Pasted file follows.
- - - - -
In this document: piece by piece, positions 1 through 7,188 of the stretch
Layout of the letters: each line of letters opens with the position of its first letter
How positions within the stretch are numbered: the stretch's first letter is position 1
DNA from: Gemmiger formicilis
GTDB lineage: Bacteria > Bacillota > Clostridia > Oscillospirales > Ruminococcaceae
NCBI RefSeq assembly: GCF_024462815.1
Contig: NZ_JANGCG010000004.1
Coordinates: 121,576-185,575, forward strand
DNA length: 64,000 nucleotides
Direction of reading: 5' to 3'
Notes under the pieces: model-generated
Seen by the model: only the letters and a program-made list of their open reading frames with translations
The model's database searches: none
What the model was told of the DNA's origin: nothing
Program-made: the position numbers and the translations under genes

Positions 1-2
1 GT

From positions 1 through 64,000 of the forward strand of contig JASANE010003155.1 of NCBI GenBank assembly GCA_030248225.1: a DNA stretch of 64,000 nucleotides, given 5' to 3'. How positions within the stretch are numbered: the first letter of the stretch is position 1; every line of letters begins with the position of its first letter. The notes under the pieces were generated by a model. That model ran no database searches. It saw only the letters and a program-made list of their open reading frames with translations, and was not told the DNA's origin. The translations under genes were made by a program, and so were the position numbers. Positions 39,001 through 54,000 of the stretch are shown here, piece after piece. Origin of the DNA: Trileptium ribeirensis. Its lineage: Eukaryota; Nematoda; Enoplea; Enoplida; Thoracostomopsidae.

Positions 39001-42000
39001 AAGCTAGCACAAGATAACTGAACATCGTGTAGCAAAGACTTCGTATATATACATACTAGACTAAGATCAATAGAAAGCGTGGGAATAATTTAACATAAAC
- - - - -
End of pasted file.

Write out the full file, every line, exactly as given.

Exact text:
In this document: piece by piece, positions 1 through 7,188 of the stretch
Layout of the letters: each line of letters opens with the position of its first letter
How positions within the stretch are numbered: the stretch's first letter is position 1
DNA from: Gemmiger formicilis
GTDB lineage: Bacteria > Bacillota > Clostridia > Oscillospirales > Ruminococcaceae
NCBI RefSeq assembly: GCF_024462815.1
Contig: NZ_JANGCG010000004.1
Coordinates: 121,576-185,575, forward strand
DNA length: 64,000 nucleotides
Direction of reading: 5' to 3'
Notes under the pieces: model-generated
Seen by the model: only the letters and a program-made list of their open reading frames with translations
The model's database searches: none
What the model was told of the DNA's origin: nothing
Program-made: the position numbers and the translations under genes

Positions 1-2
1 GT

From positions 1 through 64,000 of the forward strand of contig JASANE010003155.1 of NCBI GenBank assembly GCA_030248225.1: a DNA stretch of 64,000 nucleotides, given 5' to 3'. How positions within the stretch are numbered: the first letter of the stretch is position 1; every line of letters begins with the position of its first letter. The notes under the pieces were generated by a model. That model ran no database searches. It saw only the letters and a program-made list of their open reading frames with translations, and was not told the DNA's origin. The translations under genes were made by a program, and so were the position numbers. Positions 39,001 through 54,000 of the stretch are shown here, piece after piece. Origin of the DNA: Trileptium ribeirensis. Its lineage: Eukaryota; Nematoda; Enoplea; Enoplida; Thoracostomopsidae.

Positions 39001-42000
39001 AAGCTAGCACAAGATAACTGAACATCGTGTAGCAAAGACTTCGTATATATACATACTAGACTAAGATCAATAGAAAGCGTGGGAATAATTTAACATAAAC